Hasselblad’s Stellar Launch

  • Photo by Jonathan Beer Photography
    Hasselblad Stellar Zebra Photo by Jonathan Beer Photography
  • Photo by Jonathan Beer Photography
    Hasselblad Stellar Wenge Photo by Jonathan Beer Photography
  • Photo by Jonathan Beer Photography
    Hasselblad Stellar Walnut Photo by Jonathan Beer Photography
  • Photo by Jonathan Beer Photography
    Hasselblad Stellar Padouk Photo by Jonathan Beer Photography
  • Photo by Jonathan Beer Photography
    Hasselblad Stellar Olive Photo by Jonathan Beer Photography
  • Photo by Jonathan Beer Photography
    Hasselblad Stellar Mahogany Photo by Jonathan Beer Photography
  • Photo by Jonathan Beer Photography
    Hasselblad Stellar CarbonFibre Photo by Jonathan Beer Photography
  • Photo by Jonathan Beer Photography
    Hasselblad Stellar back Photo by Jonathan Beer Photography
  • Hasselblad Stellar box
  • Photo by Jonathan Beer Photography
  • Photo by Jonathan Beer Photography
  • Photo by Jonathan Beer Photography
  • Photo by Jonathan Beer Photography
  • Photo by Jonathan Beer Photography
  • Photo by Jonathan Beer Photography
  • Photo by Jonathan Beer Photography
  • Photo by Jonathan Beer Photography

In Hasselblad’s second notable launch of the year, the Swedish camera manufacturer has unveiled a 20.2-megapixel point-and-shoot unit called the Stellar. The news comes on the heels of the company’s very first foray into the consumer digital market, which took place June 1 with the release of the compact-system camera Lunar.

Like the Lunar, the Stellar ($1,990) features a customizable design that employs luxurious materials, such as exotic woods (in the Stellar’s case, they include olive, zebra, padauk, walnut, and wenge) and carbon fiber (sourced from suppliers of yacht and watch parts). Additional design details include a wrist strap fashioned from naturally tanned Italian leather and a sleek ergonomic body that weighs about half a pound.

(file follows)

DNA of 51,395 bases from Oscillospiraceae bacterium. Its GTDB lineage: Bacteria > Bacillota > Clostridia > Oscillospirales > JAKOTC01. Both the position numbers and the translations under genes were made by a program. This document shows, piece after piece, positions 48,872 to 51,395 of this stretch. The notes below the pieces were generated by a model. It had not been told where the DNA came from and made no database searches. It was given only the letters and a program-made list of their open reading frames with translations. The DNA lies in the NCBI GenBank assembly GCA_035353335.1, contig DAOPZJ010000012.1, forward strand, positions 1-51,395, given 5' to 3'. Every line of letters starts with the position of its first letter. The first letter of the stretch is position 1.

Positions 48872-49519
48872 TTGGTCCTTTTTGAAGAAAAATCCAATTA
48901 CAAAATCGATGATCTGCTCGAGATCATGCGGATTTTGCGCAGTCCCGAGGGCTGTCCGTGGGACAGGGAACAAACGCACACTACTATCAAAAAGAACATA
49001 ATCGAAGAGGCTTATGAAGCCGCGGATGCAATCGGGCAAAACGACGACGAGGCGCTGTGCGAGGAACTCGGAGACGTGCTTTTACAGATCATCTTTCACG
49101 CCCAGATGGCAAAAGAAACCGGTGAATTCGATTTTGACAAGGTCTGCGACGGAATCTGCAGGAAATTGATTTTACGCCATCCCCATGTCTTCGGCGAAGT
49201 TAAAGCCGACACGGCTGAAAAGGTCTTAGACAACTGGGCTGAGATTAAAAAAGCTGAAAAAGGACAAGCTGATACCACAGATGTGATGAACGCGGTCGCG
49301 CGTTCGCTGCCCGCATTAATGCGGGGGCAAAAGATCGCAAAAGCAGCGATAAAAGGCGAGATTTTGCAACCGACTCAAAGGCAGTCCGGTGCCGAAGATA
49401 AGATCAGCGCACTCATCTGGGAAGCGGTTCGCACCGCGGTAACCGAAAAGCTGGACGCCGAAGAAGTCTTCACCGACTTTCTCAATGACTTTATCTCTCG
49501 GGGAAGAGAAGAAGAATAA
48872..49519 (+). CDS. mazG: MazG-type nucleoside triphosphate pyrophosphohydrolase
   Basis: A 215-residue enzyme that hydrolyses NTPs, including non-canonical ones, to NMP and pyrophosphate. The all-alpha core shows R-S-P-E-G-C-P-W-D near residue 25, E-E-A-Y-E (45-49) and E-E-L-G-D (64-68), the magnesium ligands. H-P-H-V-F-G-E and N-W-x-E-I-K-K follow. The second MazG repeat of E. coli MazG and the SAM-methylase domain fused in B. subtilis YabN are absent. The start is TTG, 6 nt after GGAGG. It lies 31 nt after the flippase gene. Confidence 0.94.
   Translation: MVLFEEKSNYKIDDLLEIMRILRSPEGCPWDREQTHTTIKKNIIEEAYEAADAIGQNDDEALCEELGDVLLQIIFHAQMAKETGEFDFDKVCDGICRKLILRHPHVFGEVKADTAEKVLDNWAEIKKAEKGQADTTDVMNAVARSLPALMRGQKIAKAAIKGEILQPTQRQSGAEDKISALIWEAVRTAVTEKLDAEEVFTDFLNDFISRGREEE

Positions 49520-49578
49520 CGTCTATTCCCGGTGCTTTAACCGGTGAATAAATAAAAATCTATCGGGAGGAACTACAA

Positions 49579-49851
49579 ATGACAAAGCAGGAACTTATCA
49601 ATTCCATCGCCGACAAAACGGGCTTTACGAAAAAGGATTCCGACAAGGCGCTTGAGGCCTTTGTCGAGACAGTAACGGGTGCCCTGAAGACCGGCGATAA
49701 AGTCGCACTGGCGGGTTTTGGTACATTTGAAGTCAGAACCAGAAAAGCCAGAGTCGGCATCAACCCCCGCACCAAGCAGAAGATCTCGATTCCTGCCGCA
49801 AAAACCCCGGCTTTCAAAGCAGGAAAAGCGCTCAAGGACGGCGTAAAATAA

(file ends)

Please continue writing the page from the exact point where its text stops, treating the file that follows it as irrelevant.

Inside, the Stellar houses one of the most advanced point-and-shoot systems on the market. Using Sony technology, the camera features a 3.6× zoom up to 100 mm in full manual mode, as well as 13 program modes, making it convenient for beginners and advanced photographers alike. A wide ISO sensitivity range and an f/1.8–f/4.9 stabilized lens by the German optical company Carl Zeiss are also on the cutting edge of technology, allowing for effective use in low light. Image quality is further enhanced via a nearly 1-inch sensor (one of the largest available among point-and-shoot cameras) and a raw-format shooting mode. The camera also features full high-definition video recording, proving that big things really do come in small packages. (www.hasselblad-stellar.com)

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